Big Brother's Eye In The Sky

Big Brother's Eye In The Sky
Posted by FoM on September 25, 2000 at 07:40:56 PT
Source: Orange County Register 
We're not sure what upsets us the most: that the county is embracing a new technology that will let officials more closely monitor every resident's home, or the fact that the county Board of Supervisors approved the deal without wrestling with the serious privacy concerns that such an untried system raises. A front-page Register article on Friday reported that "The county government will soon have at its disposal a digital database containing three-dimensional images of every square foot of Orange County…" 
The board OK'd a $184,000 contract with a New York-based firm that will provide aerial-mapping photographs of every property. We're talking about high-resolution, 3-D, exterior photos of your house, business or apartment building - front, side and back - that will be available to government officials and the public. It's no wonder that, as the Register reported, it's a "prospect that delights law enforcement, planning and public-works officials and alarms a privacy watchdog." The district attorney, the chairman of the board of supervisors, the sheriff's department and local code enforcers are understandably thrilled with the new gizmo. From the comfort of their offices, officials can zero in on your backyard to make sure that you haven't added an illegal addition, or see whether your property meets current codes, or determine whether you're growing hemp alongside the cherry tomatoes. Cops can track criminal activity better, of course. Firefighters battling a big fire could survey the property in a database to help them plan their attack. Cities can upgrade their zoning plans with greater ease, and tax assessors could limit their field trips. But these advantages hardly seem worth the negatives. There are two big problems. First, the system will be abused by criminals and salespeople. As a privacy advocate told the Register, the technology would aid burglars and stalkers seeking entry into your home. It would also aid marketers, who could quickly learn what products your property might need. Second, the system will make it easier for the government to monitor and abuse the citizenry. Sure, it will make it easier for, say, code enforcers to do their job. But does a free society really want to make it so easy for them to assess and fine us? "It's George Orwell epitomized," Gil Geis told us; he is professor emeritus of criminology at the University of California, Irvine. "It's 1984. It's just taken a little longer." Mr. Geis says that "it's not an issue of legality, but of morality." Sure, the county has a right to create this intrusive database of every county property. Just as police agencies appear to have the right to install cameras at stop lights, or devices in cars that enable police to stop them with the point of a laser gun. The question is whether we want to create this sort of society, in which - in the name of fighting crime, drugs, terrorism or whatnot - the authorities are empowered to use every conceivable technology to monitor individuals, law abiding or otherwise. The board of supervisors needs to put a hold on its deal, and hold hearings on the privacy issues at stake in creating a database that can so easily be abused. Shame on them for not having already done so. News Article Courtesy Of MapInc.Editorial: Big Brother's Eye In The Sky Orange County Register (CA)Copyright: 2000 The Orange County RegisterPublished: September 24, 2000Contact: letters link.freedom.comAddress: P.O. Box 11626, Santa Ana, CA 92711Fax: (714) 565-3657Website: Articles:High-Tech Law Enforcement Raise Civil Rights Issue Camera Spots Marijuana Plants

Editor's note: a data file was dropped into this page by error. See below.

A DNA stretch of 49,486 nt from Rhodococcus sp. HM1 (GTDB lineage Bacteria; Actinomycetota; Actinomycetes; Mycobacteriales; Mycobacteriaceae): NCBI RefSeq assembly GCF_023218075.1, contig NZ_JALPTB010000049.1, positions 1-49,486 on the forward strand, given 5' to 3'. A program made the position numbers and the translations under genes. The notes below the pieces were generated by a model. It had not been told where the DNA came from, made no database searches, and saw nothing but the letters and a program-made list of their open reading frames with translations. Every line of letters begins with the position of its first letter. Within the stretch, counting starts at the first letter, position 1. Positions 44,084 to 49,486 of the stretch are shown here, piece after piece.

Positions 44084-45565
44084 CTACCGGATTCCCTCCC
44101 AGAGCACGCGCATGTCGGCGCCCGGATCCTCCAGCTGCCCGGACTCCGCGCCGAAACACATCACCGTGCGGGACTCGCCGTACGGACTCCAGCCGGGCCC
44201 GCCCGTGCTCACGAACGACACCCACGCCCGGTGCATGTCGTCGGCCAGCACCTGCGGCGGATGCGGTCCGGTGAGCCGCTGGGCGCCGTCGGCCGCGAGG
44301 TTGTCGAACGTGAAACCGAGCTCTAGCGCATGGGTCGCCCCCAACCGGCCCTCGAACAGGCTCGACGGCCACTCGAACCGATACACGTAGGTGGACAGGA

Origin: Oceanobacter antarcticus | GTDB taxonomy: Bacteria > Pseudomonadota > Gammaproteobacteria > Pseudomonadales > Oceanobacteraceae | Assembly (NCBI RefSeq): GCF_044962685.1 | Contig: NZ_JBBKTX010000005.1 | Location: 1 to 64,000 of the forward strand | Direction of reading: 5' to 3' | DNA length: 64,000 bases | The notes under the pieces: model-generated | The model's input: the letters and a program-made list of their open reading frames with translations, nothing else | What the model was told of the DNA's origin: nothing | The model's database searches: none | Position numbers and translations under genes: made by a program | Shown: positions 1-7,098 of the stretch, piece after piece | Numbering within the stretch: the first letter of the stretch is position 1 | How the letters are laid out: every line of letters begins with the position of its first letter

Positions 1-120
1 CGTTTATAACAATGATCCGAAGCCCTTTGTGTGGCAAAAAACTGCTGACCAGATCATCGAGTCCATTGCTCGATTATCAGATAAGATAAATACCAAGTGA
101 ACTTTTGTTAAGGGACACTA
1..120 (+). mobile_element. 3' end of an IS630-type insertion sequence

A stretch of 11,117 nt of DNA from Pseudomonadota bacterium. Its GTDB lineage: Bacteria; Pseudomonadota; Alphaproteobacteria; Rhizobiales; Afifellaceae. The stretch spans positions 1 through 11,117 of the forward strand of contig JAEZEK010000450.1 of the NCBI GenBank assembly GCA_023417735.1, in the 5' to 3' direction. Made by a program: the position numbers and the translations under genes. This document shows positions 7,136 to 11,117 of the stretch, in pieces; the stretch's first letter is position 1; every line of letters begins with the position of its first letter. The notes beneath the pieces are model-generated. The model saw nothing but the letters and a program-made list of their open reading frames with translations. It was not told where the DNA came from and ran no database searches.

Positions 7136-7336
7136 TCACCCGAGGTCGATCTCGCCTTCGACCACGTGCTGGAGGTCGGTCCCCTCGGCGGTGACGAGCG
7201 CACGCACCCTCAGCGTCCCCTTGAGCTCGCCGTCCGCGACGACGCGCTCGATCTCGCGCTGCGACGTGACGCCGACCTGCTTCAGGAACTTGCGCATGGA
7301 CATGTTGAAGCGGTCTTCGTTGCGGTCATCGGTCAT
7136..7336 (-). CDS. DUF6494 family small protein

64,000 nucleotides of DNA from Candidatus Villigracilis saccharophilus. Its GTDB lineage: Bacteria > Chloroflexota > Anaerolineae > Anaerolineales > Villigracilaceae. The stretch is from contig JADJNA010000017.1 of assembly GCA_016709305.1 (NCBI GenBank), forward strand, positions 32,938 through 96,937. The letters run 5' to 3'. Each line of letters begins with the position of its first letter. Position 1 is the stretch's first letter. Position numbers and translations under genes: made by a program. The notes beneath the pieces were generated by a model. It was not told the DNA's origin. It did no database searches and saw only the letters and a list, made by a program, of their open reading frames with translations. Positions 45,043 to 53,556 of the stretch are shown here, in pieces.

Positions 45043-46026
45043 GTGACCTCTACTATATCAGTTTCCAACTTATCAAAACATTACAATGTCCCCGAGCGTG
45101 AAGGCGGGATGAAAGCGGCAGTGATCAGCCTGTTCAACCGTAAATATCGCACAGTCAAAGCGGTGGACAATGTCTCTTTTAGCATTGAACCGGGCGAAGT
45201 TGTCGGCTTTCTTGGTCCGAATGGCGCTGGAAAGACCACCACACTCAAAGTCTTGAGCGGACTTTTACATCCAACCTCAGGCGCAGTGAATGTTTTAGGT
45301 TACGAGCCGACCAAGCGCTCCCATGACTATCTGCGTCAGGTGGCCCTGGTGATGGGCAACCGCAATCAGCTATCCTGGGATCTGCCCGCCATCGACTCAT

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Comment #1 posted by greenfox on June 15, 2001 at 15:17:42 PT
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